WASHINGTON—Speaker of the House Nancy Pelosi’s latest refusal to allow a formal vote on impeaching President Donald Trump has some legal experts worrying that a modern version of England’s infamous Star Chamber court is emerging here in America.
The Star Chamber court met secretly, afforded defendants no due process, delivered verdicts that couldn’t be appealed, and meted out often barbaric punishments. The chamber was especially feared in the 16th and 17th centuries, and its unrestrained cruelty was among the reasons the Puritans migrated to America.
“We will not be having a vote,” Pelosi said. A formal vote would require all 435 members of the House to go on record one way or the other on the impeachment issue.
Approval of a formal impeachment inquiry would afford Trump due process protections that are currently denied by Pelosi’s defense of the informal process.
The informal process—with House Select Committee on Intelligence Chairman Adam Schiff (D-Calif.) at center stage—functions almost entirely behind closed doors, with Democrats only promising the release of transcripts sometime in the future.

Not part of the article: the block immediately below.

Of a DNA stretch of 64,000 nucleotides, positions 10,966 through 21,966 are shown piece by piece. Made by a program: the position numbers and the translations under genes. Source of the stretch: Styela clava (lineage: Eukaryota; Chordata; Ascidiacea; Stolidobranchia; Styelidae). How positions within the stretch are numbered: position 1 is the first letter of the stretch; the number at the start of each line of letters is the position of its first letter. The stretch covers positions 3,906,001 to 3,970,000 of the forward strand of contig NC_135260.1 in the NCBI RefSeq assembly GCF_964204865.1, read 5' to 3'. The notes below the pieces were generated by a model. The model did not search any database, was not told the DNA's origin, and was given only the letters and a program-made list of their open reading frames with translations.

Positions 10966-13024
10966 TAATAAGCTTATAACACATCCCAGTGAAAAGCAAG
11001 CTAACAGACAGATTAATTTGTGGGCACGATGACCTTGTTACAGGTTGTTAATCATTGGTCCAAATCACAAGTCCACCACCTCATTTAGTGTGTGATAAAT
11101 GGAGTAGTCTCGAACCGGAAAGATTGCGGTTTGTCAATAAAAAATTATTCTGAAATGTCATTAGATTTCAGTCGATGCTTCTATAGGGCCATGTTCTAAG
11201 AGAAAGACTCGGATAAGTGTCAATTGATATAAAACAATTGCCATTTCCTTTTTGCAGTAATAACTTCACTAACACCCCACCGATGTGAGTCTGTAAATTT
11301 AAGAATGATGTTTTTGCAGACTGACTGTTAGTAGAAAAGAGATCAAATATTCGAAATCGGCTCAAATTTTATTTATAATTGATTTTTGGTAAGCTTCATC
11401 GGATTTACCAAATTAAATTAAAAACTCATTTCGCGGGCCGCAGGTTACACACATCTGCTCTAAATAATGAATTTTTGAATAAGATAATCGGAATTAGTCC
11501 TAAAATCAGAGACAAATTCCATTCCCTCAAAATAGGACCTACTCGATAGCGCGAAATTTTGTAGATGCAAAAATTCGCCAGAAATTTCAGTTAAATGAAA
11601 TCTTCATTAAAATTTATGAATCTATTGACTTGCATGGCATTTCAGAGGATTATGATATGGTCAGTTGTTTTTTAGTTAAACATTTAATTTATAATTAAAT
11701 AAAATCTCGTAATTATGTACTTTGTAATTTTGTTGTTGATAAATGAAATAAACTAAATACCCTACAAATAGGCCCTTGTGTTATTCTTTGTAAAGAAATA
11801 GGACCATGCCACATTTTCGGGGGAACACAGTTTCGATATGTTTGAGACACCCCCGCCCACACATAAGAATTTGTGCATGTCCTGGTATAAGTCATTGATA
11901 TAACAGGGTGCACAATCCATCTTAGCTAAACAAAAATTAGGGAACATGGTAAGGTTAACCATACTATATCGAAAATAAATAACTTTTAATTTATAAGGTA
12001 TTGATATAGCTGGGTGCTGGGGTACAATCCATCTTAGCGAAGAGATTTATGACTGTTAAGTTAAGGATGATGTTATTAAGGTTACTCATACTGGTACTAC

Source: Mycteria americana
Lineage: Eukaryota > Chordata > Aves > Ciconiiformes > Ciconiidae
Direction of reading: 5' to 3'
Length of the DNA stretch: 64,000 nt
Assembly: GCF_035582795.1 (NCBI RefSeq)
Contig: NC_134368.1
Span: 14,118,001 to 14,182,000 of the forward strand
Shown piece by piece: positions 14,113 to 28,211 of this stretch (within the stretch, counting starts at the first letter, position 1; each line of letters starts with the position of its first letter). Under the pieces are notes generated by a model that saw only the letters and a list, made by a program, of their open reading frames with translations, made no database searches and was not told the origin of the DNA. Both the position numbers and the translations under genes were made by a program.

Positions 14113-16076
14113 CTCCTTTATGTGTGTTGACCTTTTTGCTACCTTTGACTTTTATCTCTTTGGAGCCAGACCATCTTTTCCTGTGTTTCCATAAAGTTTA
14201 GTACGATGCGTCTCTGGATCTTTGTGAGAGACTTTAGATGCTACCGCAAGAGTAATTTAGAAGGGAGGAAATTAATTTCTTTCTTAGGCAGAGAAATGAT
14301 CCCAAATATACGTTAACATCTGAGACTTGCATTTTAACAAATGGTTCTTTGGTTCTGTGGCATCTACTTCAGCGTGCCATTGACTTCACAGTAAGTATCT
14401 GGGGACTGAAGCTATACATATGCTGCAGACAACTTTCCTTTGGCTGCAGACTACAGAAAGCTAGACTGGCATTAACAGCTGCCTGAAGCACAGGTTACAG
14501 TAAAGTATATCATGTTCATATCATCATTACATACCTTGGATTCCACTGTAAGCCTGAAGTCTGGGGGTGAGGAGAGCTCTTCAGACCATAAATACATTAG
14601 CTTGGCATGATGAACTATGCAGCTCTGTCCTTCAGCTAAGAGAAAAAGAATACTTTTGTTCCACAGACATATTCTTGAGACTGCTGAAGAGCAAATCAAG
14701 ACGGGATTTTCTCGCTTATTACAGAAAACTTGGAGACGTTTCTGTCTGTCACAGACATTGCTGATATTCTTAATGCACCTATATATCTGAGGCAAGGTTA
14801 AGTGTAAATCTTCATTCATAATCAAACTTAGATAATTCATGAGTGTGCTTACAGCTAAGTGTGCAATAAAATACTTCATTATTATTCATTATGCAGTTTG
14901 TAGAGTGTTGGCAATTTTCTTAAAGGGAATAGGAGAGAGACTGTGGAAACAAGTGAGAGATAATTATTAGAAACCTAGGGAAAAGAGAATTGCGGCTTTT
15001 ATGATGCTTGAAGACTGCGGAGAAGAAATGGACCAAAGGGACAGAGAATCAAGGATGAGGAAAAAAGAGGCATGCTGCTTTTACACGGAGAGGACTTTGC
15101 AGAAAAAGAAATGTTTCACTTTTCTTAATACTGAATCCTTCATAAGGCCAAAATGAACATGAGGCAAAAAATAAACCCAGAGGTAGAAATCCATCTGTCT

For now, House Democratic leaders are keeping a tight lid on their impeachment drive, even to the point on Oct. 15 of cutting off the microphone of House Minority Leader Steven Scalise (R-La.) as he asked on the House floor, if “the House been authorized to conduct an impeachment inquiry into President Trump?”
The day before, Rep. Matt Gaetz (R-Fla.) tried to attend a closed meeting of Schiff’s panel hearing testimony, but was locked out.
Afterward, he wrote on Twitter, “To exclude Members of Congress from hearings confirms the American people’s suspicions: this is not a legitimate ‘impeachment inquiry’ — it is a charade.”
Due Process Lacking
The closed-doors have civil rights-law experts such as Hans von Spakovsky of the Heritage Foundation’s Meese Center for Legal and Judicial Studies noting that Star Chamber oppression, especially during the reigns of Kings Henry VII and Charles I, prompted the founders to include strong due process guarantees in the Constitution.